After more than 8 months of development, Brent Rangen and Aaron Pike are about to graduate their private content network LinkOrbit.com from beta. For the better part of 2011, these guys have been snapping up domains, developing web properties, writing a custom algorithm to score content, and testing, testing, testing. After many sleepless nights, the duo is gearing up for their official launch in early 2012.
Fortunately, co-founder Brent Rangen was kind enough to take some time out of his busy schedule to talk candidly about the challenges of putting together a private content distribution network and explain how this service is different than article directories or blog networks that ruled the pre-Panda world. If you've ever thought about developing a private network of your own this Q/A should be required reading. Enjoy!
Q. For those that arent familiar, what is exactly is a private blog network like LinkOrbit.com?
A private blog network is simply a group of blogs that are accessible for blog post placements. Link Orbit is very different than the other ones. We are different because we are trying to play in the post Panda world. We want to be friendly with Googles TOS and create quality blogs to post quality content to.
Q. When people hear private blog network they may think this is a group of websites that will post just about any kind of low-quality content, similar to massive article directory submissions that provide no value to readers. What measures have you taken to ensure high-quality, original content is published across network websites?
This is true. We continue to develop Link Orbit even after we should have pushed it to market. The reason being, we keep finding reasons to develop it out. For instance, just yesterday we decided it would be cool if a user could pick which site they wanted their post to go to. We also built an internal algorithm to reward users for good posts. A good example, a user will receive "Points" if they include images into their post. They will lose a point if they include more than two links. We are still tweaking the algorithm but all-in-all I see it has enormous potential.
We want real users, real SEO agencies, and real businesses to use Link Orbit's private network. Not only do we accept traditional blog posts, but we also accept editorial reviews, lists, ramblings, and supplemental posts. We encourage the diversity! It works very well for relevancy and rankings to use teasers to send signals through a real post.
Q. To build a private content network and ensure its effective, you need to have control over a lot of high quality URLs with domain authority. Explain to me the process for finding domains for your private network: Were you purchasing aged domains with existing off-page authority, developing these websites from scratch, or doing a little of both?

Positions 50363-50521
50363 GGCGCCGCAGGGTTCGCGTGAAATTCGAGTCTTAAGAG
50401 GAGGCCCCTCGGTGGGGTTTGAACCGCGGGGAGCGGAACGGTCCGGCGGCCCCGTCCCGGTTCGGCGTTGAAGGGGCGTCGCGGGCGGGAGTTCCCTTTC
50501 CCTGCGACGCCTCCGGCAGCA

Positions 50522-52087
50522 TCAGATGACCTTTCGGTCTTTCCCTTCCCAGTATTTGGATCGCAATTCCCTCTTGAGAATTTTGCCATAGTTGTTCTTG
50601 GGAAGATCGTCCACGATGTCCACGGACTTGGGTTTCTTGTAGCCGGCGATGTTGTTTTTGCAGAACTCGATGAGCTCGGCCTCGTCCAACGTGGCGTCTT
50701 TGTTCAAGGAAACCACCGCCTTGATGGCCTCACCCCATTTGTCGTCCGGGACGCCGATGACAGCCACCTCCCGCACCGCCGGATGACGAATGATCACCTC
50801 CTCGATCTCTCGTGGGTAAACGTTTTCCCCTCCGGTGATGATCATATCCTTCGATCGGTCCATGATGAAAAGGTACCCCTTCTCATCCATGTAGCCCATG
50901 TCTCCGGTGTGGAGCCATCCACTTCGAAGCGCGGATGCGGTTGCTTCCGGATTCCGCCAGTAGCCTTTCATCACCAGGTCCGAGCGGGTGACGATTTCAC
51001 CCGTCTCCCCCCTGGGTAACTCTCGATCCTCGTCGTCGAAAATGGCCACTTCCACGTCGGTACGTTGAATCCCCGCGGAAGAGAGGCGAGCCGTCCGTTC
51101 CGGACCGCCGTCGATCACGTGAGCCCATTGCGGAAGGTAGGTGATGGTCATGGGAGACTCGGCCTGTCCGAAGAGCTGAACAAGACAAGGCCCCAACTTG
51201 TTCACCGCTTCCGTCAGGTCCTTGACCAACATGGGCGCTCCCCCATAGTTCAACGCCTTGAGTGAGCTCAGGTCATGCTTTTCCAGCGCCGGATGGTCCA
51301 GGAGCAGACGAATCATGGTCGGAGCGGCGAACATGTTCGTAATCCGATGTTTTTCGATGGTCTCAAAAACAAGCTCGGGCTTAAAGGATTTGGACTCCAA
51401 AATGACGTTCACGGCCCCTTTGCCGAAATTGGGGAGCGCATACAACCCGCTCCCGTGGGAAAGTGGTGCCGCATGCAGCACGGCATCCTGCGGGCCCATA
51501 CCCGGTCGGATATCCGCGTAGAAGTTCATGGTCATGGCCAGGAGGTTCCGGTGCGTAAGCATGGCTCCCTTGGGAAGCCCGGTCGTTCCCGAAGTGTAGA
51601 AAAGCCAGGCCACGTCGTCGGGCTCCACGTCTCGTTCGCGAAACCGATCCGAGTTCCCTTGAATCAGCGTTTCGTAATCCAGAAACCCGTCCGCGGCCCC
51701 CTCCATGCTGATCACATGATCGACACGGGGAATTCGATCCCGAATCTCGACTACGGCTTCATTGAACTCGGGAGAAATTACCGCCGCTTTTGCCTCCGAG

A. Aaron and myself have both been.. probably too fanatical about finding and preserving domains with good link profiles ever since we first met. The crazy thing is that there are so many out there it's not difficult to find them. Aaron developed a kickass domain expiration tool. It uses Majestic where OpenSiteExplorer lacks, and it uses Open Site Explorer metrics where Majestic is lacking.
Just the other day, I stumbled across a high authority .Gov site with a page with a couple of broken links on it, I went and purchased the domains immediately. They are definitely out there. We do want users to trust our community with their blogs as well. Publishers have complete control over what shows up on their blogs too.
Q. What platform or CMS did you use to build websites in your private network? Why did you select this platform?
We are rolling out with a focus on WordPress because it is such a quality platform. It has the features that allow us to easily be able to push content to our blogs. It also has all the plug-ins and tools built in to make really high quality blogs that matter for more than just pushing quick content for padding link counts.
Q. What sort of unanticipated challenges did you encounter when developing the content network?
A. I think the biggest surprise to me has been the factor that social media (twitter/facebook) has on driving traffic and readers. Any strategy not including those is handicapping yourself. We are making social media a focus with our content network.
The second biggest surprise to me has been the number of users that arent willing to create new high quality content. It shouldnt of been a surprise really, and looking back at it is so obvious. Creating high quality content takes a lot of effort. So we went back to the drawing board are working on adding content services to our offering. We want to make it easy for an user to join up and get their links on high quality blogs in high quality content that feeds their money sites.
The third biggest surprise is a clich really. But, its true, it is such hard work to create a really good blog network. Weve been building micro site blogs for years but, the vastness of niches out there caught us a little by surprise. So we are working overtime on scooping up aged sites with quality link profiles in niches we have skimped on in the past. But unfortunately I see this as a never ending battle. Something we will constantly try to stay ahead of our users with.
Q. What advice would you give to someone that is considering building their own private network of websites for SEO purposes?
A. Just use ours, we have put a ton of time and effort into this it would be a shame to recreate the wheel. We have an API and should have the option soon to publish content to your own site. The API will allow bulk posting as well. The new post by blog feature makes it very easy to control exactly where your content goes.